Dr Ishrat Hussain, the dean and directory of the Institute of Business Administration also stated that the education system of the country is one which is based on conflicts, which occur over policies made by the government, preferences of the society as well as teaching practices, which do not allow talented individuals to develop further who can be found in both the urban as well as rural parts of the country. He too believes that reforms are required for the youth to be nurtured and for these reforms to not only be introduced but implemented appropriately.
He also believes that for reforms to be implemented and for long run change to occur, the education sector needs to be decentralized and de-politicized. Teachers should also be hired on the basis of merit and be paid according to what the market competitive salary is which will further lead to a productive environment to foster causing the standard of teaching to improve at the level of the schools. The same can be applied to schools run privately as well as those run by the government. As long as teachers are well equipped and qualified for the job (based on merit) and are offered the appropriate incentives for their work, positive changes can result. This however is certainly only one of the aspects to be dealt with. Smaller districts in the province already face a lack of teachers and where teachers may be available, lack of infrastructure may be the menace. This is due to the inappropriate budget spending of the government, which needs to allocate funds appropriately keeping in mind the target and outcomes expected of it.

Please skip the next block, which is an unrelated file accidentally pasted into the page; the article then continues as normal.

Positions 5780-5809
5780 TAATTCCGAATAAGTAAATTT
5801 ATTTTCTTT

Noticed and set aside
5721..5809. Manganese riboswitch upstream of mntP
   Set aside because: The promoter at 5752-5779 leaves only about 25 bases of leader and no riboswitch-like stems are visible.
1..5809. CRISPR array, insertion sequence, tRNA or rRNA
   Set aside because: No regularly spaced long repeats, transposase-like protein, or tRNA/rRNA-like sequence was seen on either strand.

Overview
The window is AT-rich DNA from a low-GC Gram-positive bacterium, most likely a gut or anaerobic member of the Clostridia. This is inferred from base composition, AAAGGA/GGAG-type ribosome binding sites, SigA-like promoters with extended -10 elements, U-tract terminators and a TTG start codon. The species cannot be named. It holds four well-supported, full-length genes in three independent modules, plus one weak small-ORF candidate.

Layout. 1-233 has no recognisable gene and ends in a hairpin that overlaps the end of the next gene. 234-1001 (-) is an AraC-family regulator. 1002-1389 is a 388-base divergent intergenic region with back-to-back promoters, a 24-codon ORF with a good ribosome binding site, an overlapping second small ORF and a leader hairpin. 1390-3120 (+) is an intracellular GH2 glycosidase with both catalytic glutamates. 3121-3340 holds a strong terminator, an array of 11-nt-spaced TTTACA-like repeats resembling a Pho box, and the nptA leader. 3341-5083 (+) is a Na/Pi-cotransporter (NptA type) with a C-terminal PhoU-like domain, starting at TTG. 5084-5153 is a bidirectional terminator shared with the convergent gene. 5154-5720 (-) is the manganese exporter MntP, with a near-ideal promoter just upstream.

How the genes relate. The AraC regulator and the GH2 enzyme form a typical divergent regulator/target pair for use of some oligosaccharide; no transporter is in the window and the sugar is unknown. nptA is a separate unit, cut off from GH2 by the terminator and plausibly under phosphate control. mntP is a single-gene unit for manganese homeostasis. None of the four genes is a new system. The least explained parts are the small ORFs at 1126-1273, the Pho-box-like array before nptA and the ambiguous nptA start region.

While those schools run by the government certainly have their own issues, those run privately too suffer from issues. For a number of people, the fee structure of most of the privately run schools and universities is quite high to bear. When talking about the well known private schools in Karachi, everyone is seen to refer to only a few names while the rest are considered good but often not mentioned. High fees are certainly an issue due to which private institutions are also becoming difficult to pay for by those belonging to the average income group. With government run schools lacking appropriate quality of education and with private schools having high fees, finding a middle ground becomes quite a challenge.
Furthermore, the political situation of the country is again one which affects private schools as well. Disturbances in the city, political tensions and calls for strikes tend to cause schools and universities to shut down for the safety of the students and teaching staff, which results in mismanagement of studies and the schedule which was meant to be followed.
While most news and reports focus on the problems and issues faced by the government-run schools and institutes in the country, privately run ones have their own share of problems albeit not as great or troublesome as those experienced by the government-run schools. No doubt the private schools in the nation are those which attract a certain income group and are considered as targeting the elite groups more.